The recent Southern California stay-at-home order, which forced many businesses to close their doors until further notice, is generating backlash from several Orange County leaders and communities that insist the state’s methods are not working.
Businesses with indoor and outdoor dining, recreational facilities and personal care services were all brought to a halt after California Gov. Gavin Newsom instated a new mandate, which affects California regions with an intensive care unit capacity below 15%. As of Monday, Southern California has 2.7% ICU availability, according to the California COVID-19 website.
“We're in a very critical stage. If we don't practice shelter at home today, in two weeks, we're not going to be able to have any ICU beds available,” said Dr. Mojgan Sami, a Cal State Fullerton assistant public health professor who has held advisory roles with the World Health Organization.
The mandate mimics the first stay-at-home order from March, albeit on a slightly lighter scale. Retail and shopping centers will continue to operate at 20% capacity with no eating or drinking indoors, and some schools and critical infrastructure will remain open with safety precautions.
In the thick of the holiday season, the most recent order will run through Christmas but end before New Year’s. This set social media ablaze with public comments, some of which stated that they simply would not listen.
OC Sheriff Don Barnes said that the order was a matter of personal responsibility, not law enforcement. Though he urged people to follow public health recommendations, he said that deputies will not respond to calls regarding enforcement of masks, social gatherings or stay-at-home orders only.
“Policy makers must not penalize residents for earning a livelihood, safeguarding their mental health or enjoying our most cherished freedoms,” Barnes said in a statement.
Sami stressed the enormity of the strain on healthcare workers, who are dealing with much more than just COVID-19.
“We have to be so careful that our last line of assistance, which is the medical community, is not so overburdened that they have to turn people away,” Sami said. “COVID is taking up a percentage of the beds in the ICU, but we are still dealing with cancer. We're still dealing with heart attacks and strokes; we're still dealing with so many other diseases, that adding COVID on top of that makes the situation quite dangerous.”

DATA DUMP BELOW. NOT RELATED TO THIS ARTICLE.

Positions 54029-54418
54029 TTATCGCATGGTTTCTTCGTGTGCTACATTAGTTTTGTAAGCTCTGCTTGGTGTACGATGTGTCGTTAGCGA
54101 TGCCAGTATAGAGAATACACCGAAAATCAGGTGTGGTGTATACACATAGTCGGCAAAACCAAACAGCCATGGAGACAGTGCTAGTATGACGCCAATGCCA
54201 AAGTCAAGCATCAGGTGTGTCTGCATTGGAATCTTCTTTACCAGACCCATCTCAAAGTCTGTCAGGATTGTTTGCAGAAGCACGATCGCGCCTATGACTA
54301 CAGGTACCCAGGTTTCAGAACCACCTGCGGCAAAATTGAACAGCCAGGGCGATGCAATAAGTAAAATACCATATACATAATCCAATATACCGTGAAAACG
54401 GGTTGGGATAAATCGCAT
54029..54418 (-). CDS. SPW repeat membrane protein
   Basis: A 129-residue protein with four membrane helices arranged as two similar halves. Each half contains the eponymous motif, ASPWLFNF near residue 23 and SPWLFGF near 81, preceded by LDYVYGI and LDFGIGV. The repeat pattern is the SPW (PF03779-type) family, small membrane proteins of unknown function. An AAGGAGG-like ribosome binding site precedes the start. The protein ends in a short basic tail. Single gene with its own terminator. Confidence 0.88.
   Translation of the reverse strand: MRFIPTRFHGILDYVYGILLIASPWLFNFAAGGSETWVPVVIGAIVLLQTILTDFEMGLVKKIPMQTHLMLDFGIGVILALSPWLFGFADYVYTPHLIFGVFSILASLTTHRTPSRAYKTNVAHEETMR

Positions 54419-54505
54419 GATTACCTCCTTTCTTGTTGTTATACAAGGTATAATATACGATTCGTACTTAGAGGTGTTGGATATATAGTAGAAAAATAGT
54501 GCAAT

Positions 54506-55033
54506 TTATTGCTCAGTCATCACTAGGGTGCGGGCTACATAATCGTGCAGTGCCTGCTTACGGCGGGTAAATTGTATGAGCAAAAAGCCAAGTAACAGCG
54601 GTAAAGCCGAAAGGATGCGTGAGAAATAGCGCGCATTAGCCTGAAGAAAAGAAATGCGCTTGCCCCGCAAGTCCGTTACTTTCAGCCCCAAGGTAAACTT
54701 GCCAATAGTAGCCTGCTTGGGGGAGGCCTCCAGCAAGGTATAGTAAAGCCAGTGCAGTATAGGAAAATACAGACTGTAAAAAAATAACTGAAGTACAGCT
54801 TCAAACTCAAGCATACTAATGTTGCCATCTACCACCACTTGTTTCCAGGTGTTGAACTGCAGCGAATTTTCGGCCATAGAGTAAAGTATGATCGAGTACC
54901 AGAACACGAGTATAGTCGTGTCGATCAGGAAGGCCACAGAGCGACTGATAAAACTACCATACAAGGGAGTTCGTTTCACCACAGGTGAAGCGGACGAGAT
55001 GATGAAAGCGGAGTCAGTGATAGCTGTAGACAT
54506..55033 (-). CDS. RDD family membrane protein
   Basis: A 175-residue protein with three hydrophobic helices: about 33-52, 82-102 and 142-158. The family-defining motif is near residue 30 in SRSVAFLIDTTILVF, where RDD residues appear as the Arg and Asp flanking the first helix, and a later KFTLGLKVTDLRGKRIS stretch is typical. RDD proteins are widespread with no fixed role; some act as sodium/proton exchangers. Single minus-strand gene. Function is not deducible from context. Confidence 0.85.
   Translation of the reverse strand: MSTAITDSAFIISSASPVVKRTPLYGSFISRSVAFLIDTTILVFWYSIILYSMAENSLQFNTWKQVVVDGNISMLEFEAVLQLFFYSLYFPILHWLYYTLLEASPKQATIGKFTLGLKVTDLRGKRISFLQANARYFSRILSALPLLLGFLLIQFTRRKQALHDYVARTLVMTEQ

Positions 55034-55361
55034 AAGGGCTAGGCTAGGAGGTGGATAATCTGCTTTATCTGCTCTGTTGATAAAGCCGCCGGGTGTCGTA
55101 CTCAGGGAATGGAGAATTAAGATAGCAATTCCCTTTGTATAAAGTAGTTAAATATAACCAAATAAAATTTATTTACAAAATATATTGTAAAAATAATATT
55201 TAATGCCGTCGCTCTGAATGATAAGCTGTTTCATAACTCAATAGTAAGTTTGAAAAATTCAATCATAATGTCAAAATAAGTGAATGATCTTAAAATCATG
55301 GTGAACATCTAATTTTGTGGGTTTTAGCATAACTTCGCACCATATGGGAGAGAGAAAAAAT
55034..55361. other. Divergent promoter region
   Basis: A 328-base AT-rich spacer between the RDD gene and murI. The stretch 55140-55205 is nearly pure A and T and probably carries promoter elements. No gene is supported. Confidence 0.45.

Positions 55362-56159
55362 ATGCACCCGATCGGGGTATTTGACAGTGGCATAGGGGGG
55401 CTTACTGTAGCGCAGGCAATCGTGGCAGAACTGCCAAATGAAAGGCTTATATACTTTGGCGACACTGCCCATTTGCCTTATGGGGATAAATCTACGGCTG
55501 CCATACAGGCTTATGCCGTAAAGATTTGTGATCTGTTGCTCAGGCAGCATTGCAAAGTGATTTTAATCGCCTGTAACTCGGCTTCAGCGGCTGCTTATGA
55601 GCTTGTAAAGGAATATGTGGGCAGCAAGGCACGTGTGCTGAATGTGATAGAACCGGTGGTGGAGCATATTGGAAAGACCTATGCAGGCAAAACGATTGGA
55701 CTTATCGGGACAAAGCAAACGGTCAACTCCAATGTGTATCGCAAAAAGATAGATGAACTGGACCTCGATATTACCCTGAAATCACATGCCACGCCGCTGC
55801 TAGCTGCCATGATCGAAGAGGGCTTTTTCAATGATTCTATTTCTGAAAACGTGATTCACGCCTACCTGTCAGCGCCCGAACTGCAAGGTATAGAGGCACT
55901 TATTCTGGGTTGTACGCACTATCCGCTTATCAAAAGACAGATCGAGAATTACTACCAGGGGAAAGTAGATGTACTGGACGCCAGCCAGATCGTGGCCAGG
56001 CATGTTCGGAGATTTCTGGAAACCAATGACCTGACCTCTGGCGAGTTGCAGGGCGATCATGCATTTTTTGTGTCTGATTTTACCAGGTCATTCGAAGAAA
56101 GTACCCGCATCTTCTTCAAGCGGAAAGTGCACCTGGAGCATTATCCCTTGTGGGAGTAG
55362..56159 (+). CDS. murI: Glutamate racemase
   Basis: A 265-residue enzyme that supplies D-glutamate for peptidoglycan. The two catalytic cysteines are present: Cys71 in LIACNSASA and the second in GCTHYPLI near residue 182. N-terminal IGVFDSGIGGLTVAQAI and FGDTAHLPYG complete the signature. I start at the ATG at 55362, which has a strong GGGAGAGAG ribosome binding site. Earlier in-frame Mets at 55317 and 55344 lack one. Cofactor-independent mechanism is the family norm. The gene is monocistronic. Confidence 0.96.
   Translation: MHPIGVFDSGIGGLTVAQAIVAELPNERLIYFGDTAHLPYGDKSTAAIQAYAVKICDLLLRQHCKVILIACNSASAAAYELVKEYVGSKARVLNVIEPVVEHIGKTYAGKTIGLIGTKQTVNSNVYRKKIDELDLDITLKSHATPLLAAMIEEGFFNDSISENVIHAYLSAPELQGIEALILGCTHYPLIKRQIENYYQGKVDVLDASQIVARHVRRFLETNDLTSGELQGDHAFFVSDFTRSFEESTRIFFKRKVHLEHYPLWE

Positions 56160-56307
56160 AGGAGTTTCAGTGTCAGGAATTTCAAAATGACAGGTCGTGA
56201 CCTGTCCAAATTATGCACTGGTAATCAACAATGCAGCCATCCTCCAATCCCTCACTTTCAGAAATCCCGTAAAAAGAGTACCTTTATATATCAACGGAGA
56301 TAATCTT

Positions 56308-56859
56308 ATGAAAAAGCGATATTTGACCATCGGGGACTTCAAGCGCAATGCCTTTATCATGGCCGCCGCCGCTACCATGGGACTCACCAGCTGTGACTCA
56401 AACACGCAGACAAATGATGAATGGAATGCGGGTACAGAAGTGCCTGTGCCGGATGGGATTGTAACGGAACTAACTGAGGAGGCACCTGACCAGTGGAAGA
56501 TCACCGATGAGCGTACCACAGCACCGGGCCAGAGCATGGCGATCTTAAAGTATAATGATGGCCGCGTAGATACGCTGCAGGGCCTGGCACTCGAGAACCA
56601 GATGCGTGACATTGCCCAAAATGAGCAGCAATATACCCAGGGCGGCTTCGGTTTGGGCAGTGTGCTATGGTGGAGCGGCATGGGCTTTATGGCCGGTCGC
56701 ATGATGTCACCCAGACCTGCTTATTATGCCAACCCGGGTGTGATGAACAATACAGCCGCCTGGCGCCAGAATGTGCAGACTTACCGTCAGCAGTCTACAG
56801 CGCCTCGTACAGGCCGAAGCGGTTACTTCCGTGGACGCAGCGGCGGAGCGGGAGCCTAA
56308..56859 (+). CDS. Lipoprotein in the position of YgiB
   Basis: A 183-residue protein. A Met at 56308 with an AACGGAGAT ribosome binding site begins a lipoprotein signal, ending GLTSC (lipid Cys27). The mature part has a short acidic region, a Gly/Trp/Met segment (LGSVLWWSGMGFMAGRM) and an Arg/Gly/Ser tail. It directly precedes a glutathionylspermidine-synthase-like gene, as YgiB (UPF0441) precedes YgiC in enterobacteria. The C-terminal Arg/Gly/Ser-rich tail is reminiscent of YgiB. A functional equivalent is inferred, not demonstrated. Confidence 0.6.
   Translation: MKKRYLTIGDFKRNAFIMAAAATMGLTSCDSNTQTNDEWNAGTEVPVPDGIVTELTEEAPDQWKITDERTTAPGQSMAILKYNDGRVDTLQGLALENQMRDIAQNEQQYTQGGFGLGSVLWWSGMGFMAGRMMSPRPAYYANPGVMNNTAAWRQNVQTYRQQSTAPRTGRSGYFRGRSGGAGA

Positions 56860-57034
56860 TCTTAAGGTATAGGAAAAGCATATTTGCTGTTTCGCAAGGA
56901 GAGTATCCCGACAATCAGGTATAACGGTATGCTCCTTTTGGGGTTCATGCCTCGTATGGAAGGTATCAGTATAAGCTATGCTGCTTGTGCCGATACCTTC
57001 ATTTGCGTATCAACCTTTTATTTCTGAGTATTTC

In Orange County, there are 3,250 COVID-19 cases currently hospitalized as of Monday, with 288 of those in the ICU, according to the OC Health Care Agency.
Many opponents of the stay-at-home order speak on behalf of small businesses, thousands of which have been decimated by the pandemic’s economic turmoil. OC Supervisor Don Wagner said that certain communities needed to stay home and should be able to, but urged those who could to support businesses.
“When we are supporting business, we really are supporting the human beings that make up that business, that start that business, that work for that business, that use that business to buy goods and services. That’s why this is so important. It’s not the businesses, it’s the people of Orange County that make up those businesses,” Wagner said at the OC board of supervisors meeting on Dec. 8.
Dozens of Orange County residents voiced their opposition to the order and Newsom, with some speaking for struggling businesses and others unable to see their relatives.
“My father-in-law died in the nursing home,” said one resident. “We were never able to see him. He had just moved from out-of-state and moved here, and through dementia they put him into a home. We never saw him again.”
Orange County supervisors Don Wagner and Lisa Bartlett co-sponsored a resolution that said the state was ill-suited for region-wide restrictions and Orange County should determine COVID-19 measures, which was approved unanimously by the board.
“We are hearing from citizens throughout Orange County, not just my district, because frankly they have a loss of faith in the ability of the state of California to respond to coronavirus,” Wagner said.
Sami said the lack of a national plan largely contributed to the U.S.’s failure to follow. In the six weeks of the first stay-at-home order, Sami said the country should have ramped up rapid testing and contact tracing. Instead, it was left with mixed messages from the federal government and a lack of unity that created a sense of distrust and animosity, she said.
Sami works in global spaces and connects with colleagues in other countries who have managed control over COVID-19. There is only one thing that other countries have that the U.S. does not, she said.
“The only thing that we're lacking is individual compassion. We're lacking solidarity. The things that we lack in the United States have nothing to do with science and technical expertise, and everything to do with ethics, and compassion, and kindness and humility, and responsibility,” she said. “As a public health professional, how do I get people to care about each other?”